The serious red wine sipper is also pampered, even if most of the best stuff costs +£5 off the shelf, but is worth it. The much talked about Pinotage grape (a native crossbreed of Pinot Noir and Cinsault) comes in many guises, from simple and quaffable (try Swartland’s in Bar 38, Canal Street) to dense, smoky and rustic. Clos Malverne (1997 £5.99 Portland, 1996 £6.49 Oddbins) and 1996 Bellingham (£5.29 Bottoms Up) are closer to the latter. Shiraz/Syrah shows sexy promise: the style can be distinctly Rhône-like, such as the big, firm and spicy 1995 Backsberg (about £8 Willoughbys, off Cross Street); or 1996/7 Savanha brimming with blackberries and violets (£5.99 Wine Cellar, Oddbins). South African Cabernet Sauvignon is often more interesting and successful even (can sometimes be a bit green, unripe and uncharming), when blended with Cabernet Franc or Merlot, as exemplified by Louisvale, Stellenzicht, Winelands, Le Riche or Klein Constantia to name just a few!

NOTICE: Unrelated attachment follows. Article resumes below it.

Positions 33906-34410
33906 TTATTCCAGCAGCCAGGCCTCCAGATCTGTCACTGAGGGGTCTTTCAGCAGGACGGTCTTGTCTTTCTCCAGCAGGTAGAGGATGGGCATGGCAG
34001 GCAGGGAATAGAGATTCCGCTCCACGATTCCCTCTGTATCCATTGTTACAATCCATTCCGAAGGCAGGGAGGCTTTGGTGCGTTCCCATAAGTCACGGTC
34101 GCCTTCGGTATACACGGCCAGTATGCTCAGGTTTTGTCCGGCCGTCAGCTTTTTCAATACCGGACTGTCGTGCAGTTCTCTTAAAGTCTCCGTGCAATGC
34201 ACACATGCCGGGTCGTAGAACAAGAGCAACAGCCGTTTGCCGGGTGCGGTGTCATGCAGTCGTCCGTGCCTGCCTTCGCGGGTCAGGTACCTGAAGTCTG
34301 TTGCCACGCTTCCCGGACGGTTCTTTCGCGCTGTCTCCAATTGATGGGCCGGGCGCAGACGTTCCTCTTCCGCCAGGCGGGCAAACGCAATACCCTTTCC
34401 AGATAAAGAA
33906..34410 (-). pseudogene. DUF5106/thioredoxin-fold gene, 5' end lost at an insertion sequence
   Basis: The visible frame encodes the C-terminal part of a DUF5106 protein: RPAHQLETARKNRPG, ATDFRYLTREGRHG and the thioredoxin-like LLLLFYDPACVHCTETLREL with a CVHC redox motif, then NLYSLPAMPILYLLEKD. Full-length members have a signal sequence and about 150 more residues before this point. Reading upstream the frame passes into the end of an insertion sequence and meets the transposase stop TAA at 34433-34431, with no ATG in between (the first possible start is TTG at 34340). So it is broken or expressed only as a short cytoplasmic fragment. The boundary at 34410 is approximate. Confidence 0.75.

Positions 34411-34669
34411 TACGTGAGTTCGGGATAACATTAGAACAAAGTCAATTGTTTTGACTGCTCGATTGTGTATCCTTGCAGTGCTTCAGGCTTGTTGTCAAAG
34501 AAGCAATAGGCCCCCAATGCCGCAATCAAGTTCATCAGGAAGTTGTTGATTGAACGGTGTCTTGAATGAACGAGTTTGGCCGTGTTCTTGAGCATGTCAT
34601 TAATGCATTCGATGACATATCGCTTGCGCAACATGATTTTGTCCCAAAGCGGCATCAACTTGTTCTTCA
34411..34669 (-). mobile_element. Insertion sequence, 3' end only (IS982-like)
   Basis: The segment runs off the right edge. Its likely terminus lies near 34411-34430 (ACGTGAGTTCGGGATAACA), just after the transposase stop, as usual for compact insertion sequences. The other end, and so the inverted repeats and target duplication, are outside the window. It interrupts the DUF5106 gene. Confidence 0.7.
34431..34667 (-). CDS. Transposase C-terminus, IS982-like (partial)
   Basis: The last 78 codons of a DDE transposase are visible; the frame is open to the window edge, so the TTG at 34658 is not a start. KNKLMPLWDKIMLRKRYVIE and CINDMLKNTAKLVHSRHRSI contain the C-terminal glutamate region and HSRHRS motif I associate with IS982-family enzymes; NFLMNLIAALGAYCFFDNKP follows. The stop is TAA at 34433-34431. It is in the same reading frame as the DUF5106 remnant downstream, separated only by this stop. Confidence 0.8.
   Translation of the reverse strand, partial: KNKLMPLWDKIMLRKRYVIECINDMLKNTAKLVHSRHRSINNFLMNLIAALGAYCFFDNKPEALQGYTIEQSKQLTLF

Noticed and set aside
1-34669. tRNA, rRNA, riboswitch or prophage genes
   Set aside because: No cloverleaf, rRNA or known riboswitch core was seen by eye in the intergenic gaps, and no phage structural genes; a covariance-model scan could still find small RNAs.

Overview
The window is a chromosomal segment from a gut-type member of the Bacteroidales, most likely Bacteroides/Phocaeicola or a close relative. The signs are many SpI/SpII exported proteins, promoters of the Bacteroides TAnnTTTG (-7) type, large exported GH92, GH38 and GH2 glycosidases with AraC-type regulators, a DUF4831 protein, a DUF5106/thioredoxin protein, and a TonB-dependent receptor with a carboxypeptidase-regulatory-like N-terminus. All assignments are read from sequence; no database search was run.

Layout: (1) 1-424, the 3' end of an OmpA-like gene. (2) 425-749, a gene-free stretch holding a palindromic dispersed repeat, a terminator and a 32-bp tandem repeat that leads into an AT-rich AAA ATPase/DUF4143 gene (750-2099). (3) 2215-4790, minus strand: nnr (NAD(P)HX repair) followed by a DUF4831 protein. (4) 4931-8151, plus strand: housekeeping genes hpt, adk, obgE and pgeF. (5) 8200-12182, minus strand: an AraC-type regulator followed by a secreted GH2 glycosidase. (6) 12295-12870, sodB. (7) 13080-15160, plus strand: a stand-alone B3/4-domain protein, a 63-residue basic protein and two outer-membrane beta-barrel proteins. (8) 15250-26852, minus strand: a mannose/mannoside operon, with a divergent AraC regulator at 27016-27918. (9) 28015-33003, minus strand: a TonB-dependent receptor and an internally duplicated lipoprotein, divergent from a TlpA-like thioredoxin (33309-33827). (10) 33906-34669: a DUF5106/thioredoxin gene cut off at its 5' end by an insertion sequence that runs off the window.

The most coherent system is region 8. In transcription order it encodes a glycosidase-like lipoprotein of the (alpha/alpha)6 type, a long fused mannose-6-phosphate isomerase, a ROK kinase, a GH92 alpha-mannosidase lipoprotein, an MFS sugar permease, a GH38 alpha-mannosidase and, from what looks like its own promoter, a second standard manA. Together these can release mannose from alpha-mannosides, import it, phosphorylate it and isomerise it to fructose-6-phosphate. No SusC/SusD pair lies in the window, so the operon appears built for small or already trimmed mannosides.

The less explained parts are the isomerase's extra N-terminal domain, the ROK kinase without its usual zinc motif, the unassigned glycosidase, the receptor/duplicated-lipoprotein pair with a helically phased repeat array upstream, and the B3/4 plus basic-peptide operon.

July 1998: Wine in bars part 2 (part 1 seems to have disappeared from my so-called backup files).
Let’s continue to taste our way around bars in the city centre, starting on Deansgate. Dimitri’s has always offered an interesting selection of quite well-priced wines. They currently have two made from the Grenache grape, one from the white variety and one from the red: 1997 Bellefontaine white (£9.50, £2.55 175ml) is an unusual Vin de Pays, nutty and crisp; and 97 Peter Lehmann (£12.25) encapsulates modern Australia with plenty of wild fruits and pepper.

Atlas has just unveiled a more adventurous list: try the Pra Soave Classico Superiore 1997 (£10). “Soave, he’s off his trolley,” I hear you say: but this one is serious stuff from one of the best estates and packed with almonds and citrus. As for reds, the Italians go 2 - 0 up dominating the field: the dark seductive southerner Brindisi 1994 (£11) displaying smoky damson and fig fruit.